Confused by the numerical XValidation output

Confused by the numerical XValidation output


Here is my question this time: why the RMS printed by the XValidation decreases with # of validations?

Here is a simple example:

Data set:

0, 0.18224201
1, 2.002307783
2, 4.187028114
49, 98.21944595

(this is simply Y = 2*X + rand() - 0.5)

Standard XVal experiment:

<operator name="Root" class="Process" expanded="yes">
    <operator name="ExampleSource" class="ExampleSource">
        <parameter key="attributes" value="H:\tmp\lin.aml"/>
    <operator name="XValidation" class="XValidation" expanded="yes">
        <parameter key="create_complete_model" value="true"/>
        <parameter key="keep_example_set" value="true"/>
        <parameter key="number_of_validations" value="60"/>
        <parameter key="sampling_type" value="shuffled sampling"/>
        <operator name="LinearRegression" class="LinearRegression">
            <parameter key="feature_selection" value="none"/>
            <parameter key="keep_example_set" value="true"/>
        <operator name="OperatorChain" class="OperatorChain" expanded="yes">
            <operator name="ModelApplier" class="ModelApplier">
                <list key="application_parameters">
            <operator name="Performance" class="Performance">

When i increase the number_of_validations, here is what happens:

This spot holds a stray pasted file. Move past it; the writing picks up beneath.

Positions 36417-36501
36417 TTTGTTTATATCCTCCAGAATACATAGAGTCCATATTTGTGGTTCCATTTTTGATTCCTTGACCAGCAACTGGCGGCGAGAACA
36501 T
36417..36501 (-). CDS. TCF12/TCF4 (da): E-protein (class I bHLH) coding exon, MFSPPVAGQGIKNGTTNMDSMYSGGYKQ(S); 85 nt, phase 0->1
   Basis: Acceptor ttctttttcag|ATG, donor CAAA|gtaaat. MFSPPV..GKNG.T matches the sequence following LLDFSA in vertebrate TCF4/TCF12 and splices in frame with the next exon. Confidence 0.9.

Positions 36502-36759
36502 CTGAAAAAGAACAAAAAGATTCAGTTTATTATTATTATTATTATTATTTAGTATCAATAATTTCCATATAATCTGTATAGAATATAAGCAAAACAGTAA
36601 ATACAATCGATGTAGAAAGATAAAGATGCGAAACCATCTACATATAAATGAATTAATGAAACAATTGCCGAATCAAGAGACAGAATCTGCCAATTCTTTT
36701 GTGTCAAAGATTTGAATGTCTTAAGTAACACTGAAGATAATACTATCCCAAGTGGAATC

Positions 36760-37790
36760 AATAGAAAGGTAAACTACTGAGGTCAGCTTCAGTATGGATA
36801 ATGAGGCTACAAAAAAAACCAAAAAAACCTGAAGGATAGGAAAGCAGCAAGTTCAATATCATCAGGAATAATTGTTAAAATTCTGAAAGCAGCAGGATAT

no_of_val    rms_error

10                0.271 +- 0.040
20                0.258 +- 0.087
30                0.248 +- 0.117
40                0.252 +- 0.122
50                0.239 +- 0.140

I would expect, with # of validations, the error should remain about the same (because it's determined by the rand() ) and its uncertainty decrease?

Elite II

Re: Confused by the numerical XValidation output

increasing the number of validations means, that you divide your dataset into more parts. Since only one part is used for testing and the regression is learned on all other parts, this means you increase the total number of training examples. And hence the dependency is linearly constructed the linear regression captures it more accurate and the error is reduced on the test set.
(This depends on the property of the linear regression to converge with an infinite number of examples constructed with linear dependency into this dependency, if only random error is added.)
But since the test sets now decrease in size, there are more sets consisting of examples with very bad examples, causing a high error and more with very easy examples with low error. So the variance of the error increases, thats why the standard deviation of the RMS increases.

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